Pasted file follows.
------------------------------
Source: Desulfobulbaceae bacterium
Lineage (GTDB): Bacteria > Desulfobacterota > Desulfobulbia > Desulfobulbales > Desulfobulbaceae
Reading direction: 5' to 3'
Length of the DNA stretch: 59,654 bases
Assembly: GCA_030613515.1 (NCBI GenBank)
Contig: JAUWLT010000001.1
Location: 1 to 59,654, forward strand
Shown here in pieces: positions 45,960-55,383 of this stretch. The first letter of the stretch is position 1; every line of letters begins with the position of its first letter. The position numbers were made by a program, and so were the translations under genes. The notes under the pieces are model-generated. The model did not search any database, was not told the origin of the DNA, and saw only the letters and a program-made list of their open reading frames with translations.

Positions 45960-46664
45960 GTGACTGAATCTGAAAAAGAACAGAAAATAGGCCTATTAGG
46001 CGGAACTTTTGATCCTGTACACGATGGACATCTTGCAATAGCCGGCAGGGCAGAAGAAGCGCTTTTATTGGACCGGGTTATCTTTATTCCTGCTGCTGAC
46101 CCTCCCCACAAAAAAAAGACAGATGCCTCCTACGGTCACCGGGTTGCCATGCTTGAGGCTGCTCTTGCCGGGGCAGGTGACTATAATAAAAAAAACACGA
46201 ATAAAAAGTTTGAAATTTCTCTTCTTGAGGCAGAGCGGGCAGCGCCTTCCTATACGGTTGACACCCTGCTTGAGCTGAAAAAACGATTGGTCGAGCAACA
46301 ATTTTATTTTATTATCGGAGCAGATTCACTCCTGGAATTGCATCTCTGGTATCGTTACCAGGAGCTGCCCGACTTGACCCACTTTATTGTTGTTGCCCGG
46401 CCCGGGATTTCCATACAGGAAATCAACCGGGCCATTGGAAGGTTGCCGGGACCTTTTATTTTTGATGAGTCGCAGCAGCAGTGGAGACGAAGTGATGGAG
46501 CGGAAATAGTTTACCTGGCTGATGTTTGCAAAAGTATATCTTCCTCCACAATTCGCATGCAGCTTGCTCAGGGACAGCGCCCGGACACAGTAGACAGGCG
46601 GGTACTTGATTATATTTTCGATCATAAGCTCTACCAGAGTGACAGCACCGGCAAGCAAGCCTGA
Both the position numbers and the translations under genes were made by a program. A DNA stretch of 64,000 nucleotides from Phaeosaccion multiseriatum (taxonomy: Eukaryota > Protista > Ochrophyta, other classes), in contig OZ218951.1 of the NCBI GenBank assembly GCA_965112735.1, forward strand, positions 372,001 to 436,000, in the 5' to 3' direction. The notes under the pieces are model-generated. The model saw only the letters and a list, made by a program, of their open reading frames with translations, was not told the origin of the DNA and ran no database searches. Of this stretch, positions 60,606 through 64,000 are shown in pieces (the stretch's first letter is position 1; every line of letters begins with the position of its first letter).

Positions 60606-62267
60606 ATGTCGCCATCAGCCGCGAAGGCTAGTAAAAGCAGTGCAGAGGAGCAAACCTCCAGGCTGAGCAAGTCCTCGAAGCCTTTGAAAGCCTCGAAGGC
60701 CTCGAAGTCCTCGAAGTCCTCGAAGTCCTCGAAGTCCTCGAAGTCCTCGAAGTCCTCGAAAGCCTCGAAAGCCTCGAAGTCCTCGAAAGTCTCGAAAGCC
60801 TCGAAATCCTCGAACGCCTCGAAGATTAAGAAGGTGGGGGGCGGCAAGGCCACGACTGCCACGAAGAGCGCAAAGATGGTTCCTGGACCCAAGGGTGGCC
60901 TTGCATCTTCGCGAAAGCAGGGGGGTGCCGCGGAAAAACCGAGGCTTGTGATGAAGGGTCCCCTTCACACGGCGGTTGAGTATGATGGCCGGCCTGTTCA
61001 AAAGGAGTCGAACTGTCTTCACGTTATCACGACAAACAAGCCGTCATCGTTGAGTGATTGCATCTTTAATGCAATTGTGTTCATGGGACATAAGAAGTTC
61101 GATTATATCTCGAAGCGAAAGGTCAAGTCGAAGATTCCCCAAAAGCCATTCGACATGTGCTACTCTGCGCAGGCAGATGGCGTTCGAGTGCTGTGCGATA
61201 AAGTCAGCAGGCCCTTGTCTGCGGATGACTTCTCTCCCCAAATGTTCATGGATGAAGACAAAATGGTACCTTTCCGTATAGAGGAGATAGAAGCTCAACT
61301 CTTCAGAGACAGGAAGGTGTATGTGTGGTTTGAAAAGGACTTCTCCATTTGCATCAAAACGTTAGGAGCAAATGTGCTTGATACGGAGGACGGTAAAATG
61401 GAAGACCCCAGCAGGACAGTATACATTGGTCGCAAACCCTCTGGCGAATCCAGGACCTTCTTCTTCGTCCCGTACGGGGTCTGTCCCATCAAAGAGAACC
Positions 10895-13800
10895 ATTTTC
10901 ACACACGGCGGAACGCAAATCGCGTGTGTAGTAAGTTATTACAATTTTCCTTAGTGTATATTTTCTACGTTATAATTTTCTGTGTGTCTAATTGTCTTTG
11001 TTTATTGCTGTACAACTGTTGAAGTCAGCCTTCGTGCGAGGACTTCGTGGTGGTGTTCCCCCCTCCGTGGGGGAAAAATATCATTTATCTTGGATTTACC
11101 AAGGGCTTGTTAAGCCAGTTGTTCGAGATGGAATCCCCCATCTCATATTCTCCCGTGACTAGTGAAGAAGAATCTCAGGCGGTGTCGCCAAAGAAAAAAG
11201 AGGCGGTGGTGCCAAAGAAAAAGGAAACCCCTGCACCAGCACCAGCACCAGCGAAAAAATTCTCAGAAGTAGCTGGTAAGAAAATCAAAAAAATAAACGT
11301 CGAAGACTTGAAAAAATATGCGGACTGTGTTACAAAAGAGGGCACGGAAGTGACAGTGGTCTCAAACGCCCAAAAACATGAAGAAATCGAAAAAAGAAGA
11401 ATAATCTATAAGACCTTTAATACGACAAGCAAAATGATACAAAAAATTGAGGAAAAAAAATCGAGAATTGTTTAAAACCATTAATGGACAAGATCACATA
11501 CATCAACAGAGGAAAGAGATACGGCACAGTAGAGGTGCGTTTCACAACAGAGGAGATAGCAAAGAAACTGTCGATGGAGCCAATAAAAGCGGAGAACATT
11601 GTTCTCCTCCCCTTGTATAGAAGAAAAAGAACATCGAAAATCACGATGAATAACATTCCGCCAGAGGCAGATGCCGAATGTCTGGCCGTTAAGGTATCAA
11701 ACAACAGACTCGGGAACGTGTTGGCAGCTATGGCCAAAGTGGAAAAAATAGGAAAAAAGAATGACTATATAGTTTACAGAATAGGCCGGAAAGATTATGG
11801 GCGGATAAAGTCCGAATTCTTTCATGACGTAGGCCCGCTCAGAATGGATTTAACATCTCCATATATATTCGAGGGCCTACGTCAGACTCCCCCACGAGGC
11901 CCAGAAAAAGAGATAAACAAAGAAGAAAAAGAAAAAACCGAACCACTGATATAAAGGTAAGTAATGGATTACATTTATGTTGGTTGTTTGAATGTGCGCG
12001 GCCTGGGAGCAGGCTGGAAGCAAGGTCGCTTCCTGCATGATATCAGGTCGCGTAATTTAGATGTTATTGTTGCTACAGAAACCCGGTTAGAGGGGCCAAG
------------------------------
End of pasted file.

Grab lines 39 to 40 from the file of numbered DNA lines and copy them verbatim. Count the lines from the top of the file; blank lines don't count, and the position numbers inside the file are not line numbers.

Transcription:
11701 ACAACAGACTCGGGAACGTGTTGGCAGCTATGGCCAAAGTGGAAAAAATAGGAAAAAAGAATGACTATATAGTTTACAGAATAGGCCGGAAAGATTATGG
11801 GCGGATAAAGTCCGAATTCTTTCATGACGTAGGCCCGCTCAGAATGGATTTAACATCTCCATATATATTCGAGGGCCTACGTCAGACTCCCCCACGAGGC